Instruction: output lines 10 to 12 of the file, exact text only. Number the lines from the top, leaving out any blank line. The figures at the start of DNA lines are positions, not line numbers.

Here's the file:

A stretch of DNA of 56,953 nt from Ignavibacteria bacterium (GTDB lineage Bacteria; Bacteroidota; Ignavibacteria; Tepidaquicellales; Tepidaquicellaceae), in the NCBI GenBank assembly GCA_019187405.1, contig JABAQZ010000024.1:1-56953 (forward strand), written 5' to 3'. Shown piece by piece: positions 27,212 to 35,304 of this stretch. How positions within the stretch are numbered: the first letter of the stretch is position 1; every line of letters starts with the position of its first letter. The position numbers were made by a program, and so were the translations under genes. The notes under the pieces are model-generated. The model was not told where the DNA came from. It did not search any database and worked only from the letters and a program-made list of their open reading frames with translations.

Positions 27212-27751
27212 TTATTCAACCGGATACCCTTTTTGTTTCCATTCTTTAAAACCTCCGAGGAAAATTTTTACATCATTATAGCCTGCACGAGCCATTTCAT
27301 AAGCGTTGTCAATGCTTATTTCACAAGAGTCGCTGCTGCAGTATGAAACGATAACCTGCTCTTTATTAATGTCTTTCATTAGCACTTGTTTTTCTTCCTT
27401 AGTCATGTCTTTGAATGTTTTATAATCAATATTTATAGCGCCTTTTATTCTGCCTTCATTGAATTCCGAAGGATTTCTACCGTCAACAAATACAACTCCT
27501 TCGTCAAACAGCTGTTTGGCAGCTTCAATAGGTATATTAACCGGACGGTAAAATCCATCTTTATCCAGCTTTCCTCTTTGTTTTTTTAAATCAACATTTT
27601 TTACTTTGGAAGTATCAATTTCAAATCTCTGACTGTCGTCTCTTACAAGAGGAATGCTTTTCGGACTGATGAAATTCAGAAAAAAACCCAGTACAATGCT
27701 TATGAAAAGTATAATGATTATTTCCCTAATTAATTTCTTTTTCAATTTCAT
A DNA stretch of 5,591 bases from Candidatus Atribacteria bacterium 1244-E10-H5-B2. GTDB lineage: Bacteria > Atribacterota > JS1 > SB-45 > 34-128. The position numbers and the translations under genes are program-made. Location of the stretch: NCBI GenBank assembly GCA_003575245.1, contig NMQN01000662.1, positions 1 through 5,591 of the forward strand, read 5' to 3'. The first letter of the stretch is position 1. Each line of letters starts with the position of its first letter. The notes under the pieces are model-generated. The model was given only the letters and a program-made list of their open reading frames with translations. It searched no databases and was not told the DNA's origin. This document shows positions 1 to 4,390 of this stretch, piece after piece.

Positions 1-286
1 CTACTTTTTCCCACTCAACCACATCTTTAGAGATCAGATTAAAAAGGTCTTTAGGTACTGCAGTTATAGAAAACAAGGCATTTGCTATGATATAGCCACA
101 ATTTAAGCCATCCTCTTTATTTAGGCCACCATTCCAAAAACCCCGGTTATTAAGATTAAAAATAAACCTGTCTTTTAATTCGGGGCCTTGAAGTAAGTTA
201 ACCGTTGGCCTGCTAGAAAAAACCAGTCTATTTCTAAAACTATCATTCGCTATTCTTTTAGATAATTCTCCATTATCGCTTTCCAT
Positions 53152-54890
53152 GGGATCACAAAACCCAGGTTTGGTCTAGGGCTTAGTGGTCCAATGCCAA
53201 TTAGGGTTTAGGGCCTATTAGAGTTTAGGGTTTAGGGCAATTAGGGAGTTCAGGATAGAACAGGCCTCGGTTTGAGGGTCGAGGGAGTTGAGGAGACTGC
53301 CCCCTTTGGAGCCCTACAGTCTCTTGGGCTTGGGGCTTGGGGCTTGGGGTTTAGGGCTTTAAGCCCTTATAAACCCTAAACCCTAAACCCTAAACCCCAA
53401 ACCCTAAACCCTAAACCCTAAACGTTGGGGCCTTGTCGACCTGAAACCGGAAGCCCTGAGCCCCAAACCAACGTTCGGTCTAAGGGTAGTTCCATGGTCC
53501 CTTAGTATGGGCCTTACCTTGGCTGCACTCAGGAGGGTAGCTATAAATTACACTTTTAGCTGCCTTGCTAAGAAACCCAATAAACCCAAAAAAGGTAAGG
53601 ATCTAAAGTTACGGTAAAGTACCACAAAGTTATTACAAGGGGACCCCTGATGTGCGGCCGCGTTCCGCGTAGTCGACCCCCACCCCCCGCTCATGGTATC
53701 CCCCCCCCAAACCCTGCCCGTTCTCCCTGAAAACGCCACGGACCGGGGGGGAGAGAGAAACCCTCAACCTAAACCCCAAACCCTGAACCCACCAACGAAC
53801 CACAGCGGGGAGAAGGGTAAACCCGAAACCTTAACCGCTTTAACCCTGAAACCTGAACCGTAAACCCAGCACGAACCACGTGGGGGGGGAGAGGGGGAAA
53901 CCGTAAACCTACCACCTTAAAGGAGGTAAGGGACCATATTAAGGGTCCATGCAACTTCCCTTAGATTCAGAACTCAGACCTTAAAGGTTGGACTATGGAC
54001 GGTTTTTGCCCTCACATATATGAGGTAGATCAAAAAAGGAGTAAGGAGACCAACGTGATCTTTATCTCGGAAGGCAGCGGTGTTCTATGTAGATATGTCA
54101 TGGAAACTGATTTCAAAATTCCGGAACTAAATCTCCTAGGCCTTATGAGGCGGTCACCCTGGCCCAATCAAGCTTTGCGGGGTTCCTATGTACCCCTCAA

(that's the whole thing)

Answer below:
Positions 1-286
1 CTACTTTTTCCCACTCAACCACATCTTTAGAGATCAGATTAAAAAGGTCTTTAGGTACTGCAGTTATAGAAAACAAGGCATTTGCTATGATATAGCCACA
101 ATTTAAGCCATCCTCTTTATTTAGGCCACCATTCCAAAAACCCCGGTTATTAAGATTAAAAATAAACCTGTCTTTTAATTCGGGGCCTTGAAGTAAGTTA